3. Processor - Say what you want about x86, but I doubt P.A. Semi has anything even close to what Intel is pumping out these days.
Apple has something up their sleeve and it is geared toward the mobile/handheld/specialty market. I think the AppleTV will get the chips from P.A. Semi since the only real processing it does is decoding video.
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Old Apr 23, 2008, 11:12 AM   #73
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From what I'm seeing, this looks like it would be a particularly good chip for a future version of AppleTV. The crypto is what really got me thinking in this direction, because NBC has stated that they would reconsider an iTunes presence if there were more reliable DRM capabilities. I think this might be the ticket. It also differentiates Apple TV from the Mac Mini, in that it would be PPC based and perhaps even allow Apple to make it for a lower price point.

Looking at some of the I/O on this chip, we could be looking at a new way of implementing Apple TV. With this amount of power, you might be able to make a case for an Apple TV that broadcasts to all of the screens in your house (even multiple screens simultaneously). That would make it a much more attractive "Actual TV" replacement.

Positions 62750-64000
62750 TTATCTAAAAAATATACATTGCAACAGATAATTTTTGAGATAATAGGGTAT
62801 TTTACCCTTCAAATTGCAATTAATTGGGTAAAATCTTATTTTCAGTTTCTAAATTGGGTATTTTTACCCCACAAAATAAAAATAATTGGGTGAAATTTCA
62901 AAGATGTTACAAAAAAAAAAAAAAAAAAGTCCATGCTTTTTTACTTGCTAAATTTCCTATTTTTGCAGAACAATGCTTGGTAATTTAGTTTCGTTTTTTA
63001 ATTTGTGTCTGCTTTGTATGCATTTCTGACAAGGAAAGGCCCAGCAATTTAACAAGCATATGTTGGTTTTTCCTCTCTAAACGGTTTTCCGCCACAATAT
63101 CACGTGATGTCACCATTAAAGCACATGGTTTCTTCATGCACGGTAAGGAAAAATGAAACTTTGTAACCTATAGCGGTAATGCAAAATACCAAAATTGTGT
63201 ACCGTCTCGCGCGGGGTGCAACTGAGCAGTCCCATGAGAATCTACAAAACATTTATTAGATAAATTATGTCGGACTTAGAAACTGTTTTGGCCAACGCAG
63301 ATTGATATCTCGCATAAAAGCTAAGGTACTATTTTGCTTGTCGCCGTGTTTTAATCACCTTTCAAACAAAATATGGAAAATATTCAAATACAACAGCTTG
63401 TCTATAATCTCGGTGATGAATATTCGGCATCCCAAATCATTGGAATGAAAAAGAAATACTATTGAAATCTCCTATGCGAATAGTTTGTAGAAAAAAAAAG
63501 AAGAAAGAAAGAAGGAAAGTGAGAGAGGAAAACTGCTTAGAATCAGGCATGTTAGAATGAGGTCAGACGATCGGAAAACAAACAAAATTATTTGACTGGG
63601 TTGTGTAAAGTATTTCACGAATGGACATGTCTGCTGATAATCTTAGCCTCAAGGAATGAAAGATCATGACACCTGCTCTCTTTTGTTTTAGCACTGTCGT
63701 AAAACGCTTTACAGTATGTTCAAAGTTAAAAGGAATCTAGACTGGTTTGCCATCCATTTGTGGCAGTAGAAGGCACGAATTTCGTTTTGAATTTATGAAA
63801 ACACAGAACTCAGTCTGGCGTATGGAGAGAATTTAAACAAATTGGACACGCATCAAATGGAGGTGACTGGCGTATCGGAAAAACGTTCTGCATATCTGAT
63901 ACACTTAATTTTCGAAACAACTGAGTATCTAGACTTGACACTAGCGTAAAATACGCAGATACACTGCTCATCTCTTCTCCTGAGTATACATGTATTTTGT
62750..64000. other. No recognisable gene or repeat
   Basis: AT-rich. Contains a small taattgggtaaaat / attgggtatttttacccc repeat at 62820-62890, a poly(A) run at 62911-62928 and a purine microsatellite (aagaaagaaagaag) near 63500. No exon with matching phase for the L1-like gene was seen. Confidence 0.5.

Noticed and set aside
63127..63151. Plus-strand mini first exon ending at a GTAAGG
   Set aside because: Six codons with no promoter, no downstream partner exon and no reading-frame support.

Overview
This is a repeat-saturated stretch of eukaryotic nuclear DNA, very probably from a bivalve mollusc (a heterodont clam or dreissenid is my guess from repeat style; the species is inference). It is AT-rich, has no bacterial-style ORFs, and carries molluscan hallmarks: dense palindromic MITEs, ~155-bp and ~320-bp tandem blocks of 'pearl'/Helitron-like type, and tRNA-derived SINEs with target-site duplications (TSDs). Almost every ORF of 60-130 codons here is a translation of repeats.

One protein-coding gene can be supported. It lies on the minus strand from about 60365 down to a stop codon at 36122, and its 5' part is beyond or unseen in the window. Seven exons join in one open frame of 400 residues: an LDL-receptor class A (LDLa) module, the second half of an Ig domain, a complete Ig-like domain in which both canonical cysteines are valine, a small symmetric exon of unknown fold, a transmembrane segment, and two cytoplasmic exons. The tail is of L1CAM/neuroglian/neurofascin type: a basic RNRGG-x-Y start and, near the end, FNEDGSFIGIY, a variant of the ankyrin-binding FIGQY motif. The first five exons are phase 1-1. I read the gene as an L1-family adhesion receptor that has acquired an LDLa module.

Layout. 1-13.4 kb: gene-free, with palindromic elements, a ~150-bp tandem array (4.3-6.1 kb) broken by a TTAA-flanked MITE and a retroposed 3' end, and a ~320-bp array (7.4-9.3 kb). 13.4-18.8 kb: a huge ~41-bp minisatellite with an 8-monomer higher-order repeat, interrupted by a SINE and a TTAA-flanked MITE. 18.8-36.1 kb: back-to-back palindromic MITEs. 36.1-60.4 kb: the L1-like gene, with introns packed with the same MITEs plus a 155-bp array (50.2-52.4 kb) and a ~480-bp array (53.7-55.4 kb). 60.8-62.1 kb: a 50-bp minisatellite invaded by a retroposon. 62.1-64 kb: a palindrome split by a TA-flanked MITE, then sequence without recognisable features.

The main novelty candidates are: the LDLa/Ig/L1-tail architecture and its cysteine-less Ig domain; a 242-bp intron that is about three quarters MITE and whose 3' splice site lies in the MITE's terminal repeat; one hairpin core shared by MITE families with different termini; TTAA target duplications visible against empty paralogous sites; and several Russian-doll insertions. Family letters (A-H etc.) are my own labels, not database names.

I think that you are on to something... The box, likely, would be Apple's Home Server and incorporate: AppleTV, Airport, Time Capsule, A/V (iPhoto, iTunes, iMovie) archives, home monitoring, security, appliance control, IPTV, gaming... yadda, yadda, yadda.
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Old Apr 23, 2008, 11:15 AM   #74
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Oooh.....could this mean the return of Power PC chips in Macs? Or Apple creating/producing their own CPU's? That is an exciting prospect.
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Old Apr 23, 2008, 11:17 AM   #75
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This is a very interesting move by Apple IMO. That 2.0 GHz processor could be used in a Mac mini or even a Mac OS X-based PDA.
PDA's are dead. The phone is the new PDA. Even Palm® got that a long time ago... the Treo™, the Centro... any of this a-ringin'-a bell?